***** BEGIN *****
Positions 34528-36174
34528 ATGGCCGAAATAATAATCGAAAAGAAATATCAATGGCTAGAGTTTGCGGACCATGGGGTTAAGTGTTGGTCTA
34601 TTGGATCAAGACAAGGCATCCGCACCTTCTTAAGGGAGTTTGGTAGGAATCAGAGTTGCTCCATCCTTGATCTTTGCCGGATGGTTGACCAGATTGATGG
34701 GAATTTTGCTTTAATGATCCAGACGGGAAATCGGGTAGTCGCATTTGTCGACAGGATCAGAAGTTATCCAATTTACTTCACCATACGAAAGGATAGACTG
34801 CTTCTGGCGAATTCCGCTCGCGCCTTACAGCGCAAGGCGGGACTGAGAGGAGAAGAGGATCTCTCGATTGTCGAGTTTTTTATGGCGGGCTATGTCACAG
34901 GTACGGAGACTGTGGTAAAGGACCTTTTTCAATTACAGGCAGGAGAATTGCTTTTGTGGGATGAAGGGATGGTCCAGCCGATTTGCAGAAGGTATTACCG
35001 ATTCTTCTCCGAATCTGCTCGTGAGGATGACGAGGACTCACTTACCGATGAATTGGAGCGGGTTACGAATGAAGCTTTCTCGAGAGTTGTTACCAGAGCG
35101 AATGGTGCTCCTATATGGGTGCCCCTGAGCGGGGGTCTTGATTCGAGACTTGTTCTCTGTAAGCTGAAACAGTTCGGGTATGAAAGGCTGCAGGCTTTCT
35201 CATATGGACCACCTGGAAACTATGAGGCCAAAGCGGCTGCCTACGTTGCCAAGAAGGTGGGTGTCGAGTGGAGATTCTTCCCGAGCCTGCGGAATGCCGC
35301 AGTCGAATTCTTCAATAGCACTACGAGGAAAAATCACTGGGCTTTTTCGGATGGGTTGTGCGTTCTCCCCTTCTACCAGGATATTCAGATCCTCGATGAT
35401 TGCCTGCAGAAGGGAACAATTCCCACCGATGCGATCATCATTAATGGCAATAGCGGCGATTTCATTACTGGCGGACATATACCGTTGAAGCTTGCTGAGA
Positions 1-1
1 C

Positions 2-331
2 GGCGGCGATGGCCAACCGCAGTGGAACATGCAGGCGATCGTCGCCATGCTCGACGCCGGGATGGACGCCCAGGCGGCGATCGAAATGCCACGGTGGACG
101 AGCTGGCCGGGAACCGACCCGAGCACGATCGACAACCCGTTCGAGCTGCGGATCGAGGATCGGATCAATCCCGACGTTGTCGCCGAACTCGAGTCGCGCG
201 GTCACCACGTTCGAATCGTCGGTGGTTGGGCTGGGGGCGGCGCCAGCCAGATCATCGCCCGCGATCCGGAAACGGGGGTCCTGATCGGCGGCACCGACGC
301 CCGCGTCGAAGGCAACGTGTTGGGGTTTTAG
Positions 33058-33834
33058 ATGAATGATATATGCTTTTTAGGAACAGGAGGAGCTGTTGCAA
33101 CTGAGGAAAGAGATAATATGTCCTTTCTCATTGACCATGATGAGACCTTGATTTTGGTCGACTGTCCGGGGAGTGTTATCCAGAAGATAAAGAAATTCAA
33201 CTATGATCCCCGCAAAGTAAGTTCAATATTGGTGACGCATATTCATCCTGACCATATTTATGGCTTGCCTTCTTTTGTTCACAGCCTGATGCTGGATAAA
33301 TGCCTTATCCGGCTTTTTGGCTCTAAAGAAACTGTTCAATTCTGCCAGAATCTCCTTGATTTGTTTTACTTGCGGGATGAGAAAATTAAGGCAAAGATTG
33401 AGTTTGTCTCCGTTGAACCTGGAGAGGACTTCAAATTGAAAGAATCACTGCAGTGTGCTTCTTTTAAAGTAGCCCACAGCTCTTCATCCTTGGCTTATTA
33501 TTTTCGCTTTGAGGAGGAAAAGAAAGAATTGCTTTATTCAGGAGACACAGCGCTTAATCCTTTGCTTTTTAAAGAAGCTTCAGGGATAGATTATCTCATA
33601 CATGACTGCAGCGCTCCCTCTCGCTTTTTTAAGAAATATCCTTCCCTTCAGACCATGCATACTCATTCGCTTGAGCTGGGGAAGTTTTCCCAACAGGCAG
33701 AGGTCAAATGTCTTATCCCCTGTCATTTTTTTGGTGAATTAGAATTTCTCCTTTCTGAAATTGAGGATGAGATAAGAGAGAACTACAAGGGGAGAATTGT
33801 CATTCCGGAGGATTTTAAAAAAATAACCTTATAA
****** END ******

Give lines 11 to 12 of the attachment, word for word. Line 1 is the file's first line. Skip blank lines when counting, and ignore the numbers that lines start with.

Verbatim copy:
35401 TGCCTGCAGAAGGGAACAATTCCCACCGATGCGATCATCATTAATGGCAATAGCGGCGATTTCATTACTGGCGGACATATACCGTTGAAGCTTGCTGAGA
Positions 1-1